I loved this book; a novel of friendship, love and loss, history and loss, literature and loss...
An American, known throughout by his surname - Kennedy - living and teaching in Istanbul, takes the eponymous train across Europe to Poland, in search of fellow American, his buddy Don; in search too, of clarification as to the novel manuscript Don has abandoned in Istanbul. Can Kennedy persuade Don it's the masterpiece Kennedy believes it to be?
No sooner settling to sleep in Don's Warsaw apartment, Kennedy is dragged back onto the train to head across Poland in search of a girl Don had fallen for on an earlier train journey.
They find themselves in Abel, a small summer resort - in the middle of winter - where they eventually find the girl. They also find Jacek, a friendly English-teaching Pole, and, crucially, his mother, the beautiful, intriguing, and dying, Krystyna.
It becomes her book, in two ways: firstly, by her character, her experiences in pre-and post-War Poland (Don's family too had lived and suffered in war-torn Poland) and later work as a scientist in America, and her insouciant courage in facing her death; secondly because it is she who convinces Kennedy that only he, as an outsider, can write Don's latest story, of the forlorn trip to Abel.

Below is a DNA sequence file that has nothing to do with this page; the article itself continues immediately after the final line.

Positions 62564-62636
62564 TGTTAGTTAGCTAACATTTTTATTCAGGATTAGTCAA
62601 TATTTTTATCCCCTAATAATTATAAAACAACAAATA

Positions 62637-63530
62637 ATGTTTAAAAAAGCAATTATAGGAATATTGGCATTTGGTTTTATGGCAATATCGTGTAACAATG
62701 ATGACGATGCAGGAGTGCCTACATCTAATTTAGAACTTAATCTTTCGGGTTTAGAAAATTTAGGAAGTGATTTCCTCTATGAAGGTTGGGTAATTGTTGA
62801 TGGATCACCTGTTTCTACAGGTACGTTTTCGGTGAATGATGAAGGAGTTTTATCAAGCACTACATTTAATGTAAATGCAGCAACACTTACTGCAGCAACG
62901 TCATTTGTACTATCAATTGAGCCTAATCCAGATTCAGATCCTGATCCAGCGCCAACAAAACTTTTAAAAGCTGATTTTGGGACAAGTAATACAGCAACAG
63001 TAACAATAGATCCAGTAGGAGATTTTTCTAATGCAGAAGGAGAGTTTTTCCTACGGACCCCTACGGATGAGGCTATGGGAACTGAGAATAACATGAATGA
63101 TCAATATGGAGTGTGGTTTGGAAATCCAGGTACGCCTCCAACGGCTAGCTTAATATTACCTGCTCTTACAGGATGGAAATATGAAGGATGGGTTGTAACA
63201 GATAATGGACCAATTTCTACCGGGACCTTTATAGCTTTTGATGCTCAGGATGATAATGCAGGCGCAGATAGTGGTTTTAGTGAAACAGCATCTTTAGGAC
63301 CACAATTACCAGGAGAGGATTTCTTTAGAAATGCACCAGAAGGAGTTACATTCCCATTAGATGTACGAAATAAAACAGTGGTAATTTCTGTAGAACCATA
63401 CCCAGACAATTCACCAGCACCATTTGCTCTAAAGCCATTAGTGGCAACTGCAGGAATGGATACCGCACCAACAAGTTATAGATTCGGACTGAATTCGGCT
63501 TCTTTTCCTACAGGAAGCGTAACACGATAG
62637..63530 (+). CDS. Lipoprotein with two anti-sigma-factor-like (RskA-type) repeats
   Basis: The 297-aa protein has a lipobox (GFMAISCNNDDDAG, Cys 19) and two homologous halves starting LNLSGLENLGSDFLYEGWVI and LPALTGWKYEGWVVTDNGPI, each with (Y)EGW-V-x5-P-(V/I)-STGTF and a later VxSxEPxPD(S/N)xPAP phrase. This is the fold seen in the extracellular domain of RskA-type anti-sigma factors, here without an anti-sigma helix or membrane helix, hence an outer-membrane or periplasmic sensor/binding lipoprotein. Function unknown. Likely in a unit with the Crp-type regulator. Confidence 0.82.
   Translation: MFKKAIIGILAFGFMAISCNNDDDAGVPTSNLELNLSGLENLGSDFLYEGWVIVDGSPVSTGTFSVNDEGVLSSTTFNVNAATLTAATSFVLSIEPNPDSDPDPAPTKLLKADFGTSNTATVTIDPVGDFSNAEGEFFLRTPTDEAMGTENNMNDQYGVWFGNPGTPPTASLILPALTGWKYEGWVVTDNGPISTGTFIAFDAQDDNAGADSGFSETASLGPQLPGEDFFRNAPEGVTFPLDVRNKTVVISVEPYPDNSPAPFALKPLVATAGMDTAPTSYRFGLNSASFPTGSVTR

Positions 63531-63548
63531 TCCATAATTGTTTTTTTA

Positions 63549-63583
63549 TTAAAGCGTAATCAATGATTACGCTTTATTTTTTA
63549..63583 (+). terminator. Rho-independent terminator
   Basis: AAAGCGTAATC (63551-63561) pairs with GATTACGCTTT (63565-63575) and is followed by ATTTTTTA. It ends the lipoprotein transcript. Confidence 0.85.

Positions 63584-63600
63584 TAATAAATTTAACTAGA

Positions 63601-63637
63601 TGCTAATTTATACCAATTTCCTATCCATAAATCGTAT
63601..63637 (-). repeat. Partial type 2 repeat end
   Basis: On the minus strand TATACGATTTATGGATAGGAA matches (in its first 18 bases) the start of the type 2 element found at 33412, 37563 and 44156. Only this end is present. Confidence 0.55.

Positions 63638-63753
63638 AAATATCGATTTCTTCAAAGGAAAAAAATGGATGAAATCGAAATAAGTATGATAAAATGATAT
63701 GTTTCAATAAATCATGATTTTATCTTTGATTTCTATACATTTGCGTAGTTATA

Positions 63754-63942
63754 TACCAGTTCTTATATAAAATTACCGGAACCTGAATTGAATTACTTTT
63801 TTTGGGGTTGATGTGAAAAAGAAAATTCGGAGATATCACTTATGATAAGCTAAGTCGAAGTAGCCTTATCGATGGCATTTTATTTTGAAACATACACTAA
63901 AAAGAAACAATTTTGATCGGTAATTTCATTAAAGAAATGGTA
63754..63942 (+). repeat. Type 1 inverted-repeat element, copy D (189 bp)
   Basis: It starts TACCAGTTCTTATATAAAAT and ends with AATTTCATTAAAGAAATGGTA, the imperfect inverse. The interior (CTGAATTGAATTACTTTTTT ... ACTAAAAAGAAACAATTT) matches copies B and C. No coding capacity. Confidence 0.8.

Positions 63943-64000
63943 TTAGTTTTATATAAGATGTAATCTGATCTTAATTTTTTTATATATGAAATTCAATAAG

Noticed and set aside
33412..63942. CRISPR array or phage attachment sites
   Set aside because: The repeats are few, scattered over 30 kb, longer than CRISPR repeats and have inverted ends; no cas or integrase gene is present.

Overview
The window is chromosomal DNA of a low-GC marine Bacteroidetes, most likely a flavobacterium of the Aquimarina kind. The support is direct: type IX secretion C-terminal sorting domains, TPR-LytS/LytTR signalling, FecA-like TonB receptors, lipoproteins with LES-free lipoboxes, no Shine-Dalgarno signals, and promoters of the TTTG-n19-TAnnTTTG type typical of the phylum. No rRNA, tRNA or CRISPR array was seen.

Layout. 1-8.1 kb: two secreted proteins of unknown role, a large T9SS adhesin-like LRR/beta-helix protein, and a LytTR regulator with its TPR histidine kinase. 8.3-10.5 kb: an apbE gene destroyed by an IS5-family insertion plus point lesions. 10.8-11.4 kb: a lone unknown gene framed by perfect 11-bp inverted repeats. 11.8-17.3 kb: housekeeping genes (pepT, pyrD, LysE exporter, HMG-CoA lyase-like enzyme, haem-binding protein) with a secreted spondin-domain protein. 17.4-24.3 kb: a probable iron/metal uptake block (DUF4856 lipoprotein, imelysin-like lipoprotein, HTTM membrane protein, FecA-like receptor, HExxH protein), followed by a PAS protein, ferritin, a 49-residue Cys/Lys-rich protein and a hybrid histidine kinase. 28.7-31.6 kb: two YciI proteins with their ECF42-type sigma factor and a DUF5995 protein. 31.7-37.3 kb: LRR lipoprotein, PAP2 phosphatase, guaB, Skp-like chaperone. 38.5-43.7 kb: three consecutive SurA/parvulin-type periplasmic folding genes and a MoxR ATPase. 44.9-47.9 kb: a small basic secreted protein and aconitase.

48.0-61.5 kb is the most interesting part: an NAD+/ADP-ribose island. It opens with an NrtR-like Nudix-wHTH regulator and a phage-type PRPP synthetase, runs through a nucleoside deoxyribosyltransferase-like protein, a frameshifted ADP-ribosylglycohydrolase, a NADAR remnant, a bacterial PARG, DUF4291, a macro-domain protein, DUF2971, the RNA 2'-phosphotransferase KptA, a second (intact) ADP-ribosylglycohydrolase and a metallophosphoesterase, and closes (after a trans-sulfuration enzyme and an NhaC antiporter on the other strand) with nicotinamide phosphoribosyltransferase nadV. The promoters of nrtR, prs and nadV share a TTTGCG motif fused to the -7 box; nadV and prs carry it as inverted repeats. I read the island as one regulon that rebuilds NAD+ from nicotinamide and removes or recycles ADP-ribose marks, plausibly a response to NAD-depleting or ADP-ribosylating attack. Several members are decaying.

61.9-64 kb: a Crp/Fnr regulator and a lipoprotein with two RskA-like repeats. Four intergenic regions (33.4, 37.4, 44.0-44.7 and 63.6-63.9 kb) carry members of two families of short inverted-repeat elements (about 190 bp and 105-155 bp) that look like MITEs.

It ends with heart-wrenching adjustments of perspective for both Don and Kennedy, perspectives on love, life, history and loss.
But it is wonderfully funny getting there. The jokes crackle through the prose, but are there for a purpose - to delineate the character of the relationship between the buddies, Kennedy and Don. But they still add immeasurably to the reader's pleasure in a sparkling and understatedly moving novel.
I'm so glad someone had the nous to publish this book.